Abstract: No other river has inspired so many legends. No other river, apart from the Nile, dominates the country it flows through to such a great extent. Those who draw away from its banks arrive at the endlessness of desert. A bird’s eye view shows just how dependent people are on the world’s longest river. A solitary green belt runs from Sudan to the north through Egypt, which is sustained alone by the waters of this mighty stream. With opulent images, the 3-part documentary On the Banks of the river Nile tells of magnificent landscapes and fascinating people. We visit the cradle of a great civilization – one whose structures continue to amaze us to this day. The Nile Valley, located between the Aswan Dam and the Mediterranean coast, has changed a lot over the past years. A sharp downturn in tourism and the houghtless treatment of nature is threatening the basis of people’s livelihoods here. And a social awakening as well as religious conflicts have also left their mark. This film series sets out in search of extraordinary people and their by now often rare skills. It features touching stories about how the riverside dwellers manage their lives between tradition and revival using imagination and creativity. A multilayered portrait about contemporary Egypt emerges – with surprising viewpoints on hidden and familiar well-trodden places alike.
Jürgen Eichinger Filmproduktion, 2016
Abstract: In ihrem Oberlauf fließt die Isar in einem weiten Bett zwischen den steil aufragenden Bergen des Karwendels dahin. Hier hat sich eine Flusslandschaft erhalten, die in Deutschland einzigartig ist. Die Isar bietet entlang dieser Strecke heute noch ein Bild, wie es wohl alle Alpenflüsse nach der Eiszeit geboten haben. Der Film zeigt, welche abwechslungsreichen und zum Teil sehr seltenen Lebensräume die Isar auf ihren ersten 60 Kilometern durchfließt und warum sie als letzter großer Wildfluss Deutschlands gilt. Kein anderer Fluss besitzt noch eine derartige Dynamik. Ein echtes Naturjuwel, das leider auch massiv bedroht ist. Where the Isar flows in a wide bed between the steep mountains of the Karwendel, a river landscape has been preserved, which is unique in Germany. The Isar offers along this route today still a picture, as all the alpine rivers after the ice age have offered. The film shows the diversified and partly very rare habitats the Isar flows through on its first 60 kilometres and why it is the last major wild river in Germany. No other river has such a dynamic. A real natural jewel that is unfortunately also massively threatened.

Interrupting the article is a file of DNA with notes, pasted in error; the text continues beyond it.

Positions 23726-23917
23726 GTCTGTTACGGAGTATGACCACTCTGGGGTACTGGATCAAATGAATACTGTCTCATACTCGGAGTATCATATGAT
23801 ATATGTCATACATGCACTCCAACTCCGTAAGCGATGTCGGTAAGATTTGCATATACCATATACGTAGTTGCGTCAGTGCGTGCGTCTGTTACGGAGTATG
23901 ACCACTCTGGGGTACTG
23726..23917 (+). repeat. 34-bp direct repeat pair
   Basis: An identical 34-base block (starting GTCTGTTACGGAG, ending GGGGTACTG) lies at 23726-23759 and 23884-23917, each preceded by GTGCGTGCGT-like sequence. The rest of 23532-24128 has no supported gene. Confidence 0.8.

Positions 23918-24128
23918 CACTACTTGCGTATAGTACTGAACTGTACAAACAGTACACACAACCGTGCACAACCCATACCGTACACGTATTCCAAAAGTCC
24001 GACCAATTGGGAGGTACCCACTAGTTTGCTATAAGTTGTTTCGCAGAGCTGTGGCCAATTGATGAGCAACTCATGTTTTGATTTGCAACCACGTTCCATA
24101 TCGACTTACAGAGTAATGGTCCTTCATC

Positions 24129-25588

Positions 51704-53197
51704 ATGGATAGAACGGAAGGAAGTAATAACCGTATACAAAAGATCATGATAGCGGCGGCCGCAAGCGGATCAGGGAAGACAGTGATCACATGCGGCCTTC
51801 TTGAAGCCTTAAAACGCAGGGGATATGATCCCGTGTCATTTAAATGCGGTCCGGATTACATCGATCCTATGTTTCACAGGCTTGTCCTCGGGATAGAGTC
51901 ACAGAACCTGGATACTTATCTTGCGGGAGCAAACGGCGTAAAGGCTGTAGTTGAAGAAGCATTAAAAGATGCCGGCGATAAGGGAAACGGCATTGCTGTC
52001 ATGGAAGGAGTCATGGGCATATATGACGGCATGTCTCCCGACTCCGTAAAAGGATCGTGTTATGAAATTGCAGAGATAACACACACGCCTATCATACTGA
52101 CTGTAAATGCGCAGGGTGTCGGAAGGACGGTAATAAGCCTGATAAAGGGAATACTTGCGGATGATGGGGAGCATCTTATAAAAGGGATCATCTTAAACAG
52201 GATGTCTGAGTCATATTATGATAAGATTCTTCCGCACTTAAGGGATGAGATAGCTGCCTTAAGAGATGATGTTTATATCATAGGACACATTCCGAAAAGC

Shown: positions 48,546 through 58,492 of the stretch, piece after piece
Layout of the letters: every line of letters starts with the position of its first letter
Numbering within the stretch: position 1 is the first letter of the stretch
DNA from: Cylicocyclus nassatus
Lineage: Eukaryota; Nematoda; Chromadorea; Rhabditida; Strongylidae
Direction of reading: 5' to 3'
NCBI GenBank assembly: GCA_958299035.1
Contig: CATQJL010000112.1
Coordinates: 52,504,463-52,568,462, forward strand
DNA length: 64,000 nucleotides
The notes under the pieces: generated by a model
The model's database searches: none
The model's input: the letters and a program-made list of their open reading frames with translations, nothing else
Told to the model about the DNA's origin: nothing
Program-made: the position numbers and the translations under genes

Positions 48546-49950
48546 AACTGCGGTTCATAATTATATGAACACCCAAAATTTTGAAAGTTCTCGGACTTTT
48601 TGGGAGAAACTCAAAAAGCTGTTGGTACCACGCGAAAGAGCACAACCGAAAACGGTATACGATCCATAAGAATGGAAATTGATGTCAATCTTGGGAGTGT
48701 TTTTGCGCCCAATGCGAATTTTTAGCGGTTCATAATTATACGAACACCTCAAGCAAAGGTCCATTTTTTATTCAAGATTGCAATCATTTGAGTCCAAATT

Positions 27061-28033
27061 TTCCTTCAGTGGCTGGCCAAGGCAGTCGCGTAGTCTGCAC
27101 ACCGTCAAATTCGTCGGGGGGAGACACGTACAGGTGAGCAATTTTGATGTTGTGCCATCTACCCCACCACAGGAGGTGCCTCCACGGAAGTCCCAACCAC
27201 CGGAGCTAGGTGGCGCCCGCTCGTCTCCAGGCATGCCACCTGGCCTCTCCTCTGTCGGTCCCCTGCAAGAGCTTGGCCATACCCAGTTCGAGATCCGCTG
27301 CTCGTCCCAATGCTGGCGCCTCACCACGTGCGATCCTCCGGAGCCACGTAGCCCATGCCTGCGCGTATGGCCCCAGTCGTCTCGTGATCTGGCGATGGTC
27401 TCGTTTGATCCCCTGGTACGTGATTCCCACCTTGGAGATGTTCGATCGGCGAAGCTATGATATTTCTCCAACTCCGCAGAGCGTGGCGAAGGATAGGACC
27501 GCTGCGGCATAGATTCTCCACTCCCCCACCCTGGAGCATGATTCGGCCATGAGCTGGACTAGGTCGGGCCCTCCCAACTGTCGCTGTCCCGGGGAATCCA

Mehltretter Media, 2016
Abstract: To see a sperm whale swimming in the sea is a magical moment for most of the people. But it’s a tragedy if they are dying. When 30 young male sperm whales ended up dead on the coast of the North-Sea in 2016 a Group of German scientists started for searching the clues. What was the reason for the giants of the ocean to die at the beach? Is mankind responsible for the death of the whales? Can humans help the whales to find the right ways for their migration? Research in the Baltic Sea gave some answers. But helping the whales - is a race against the time.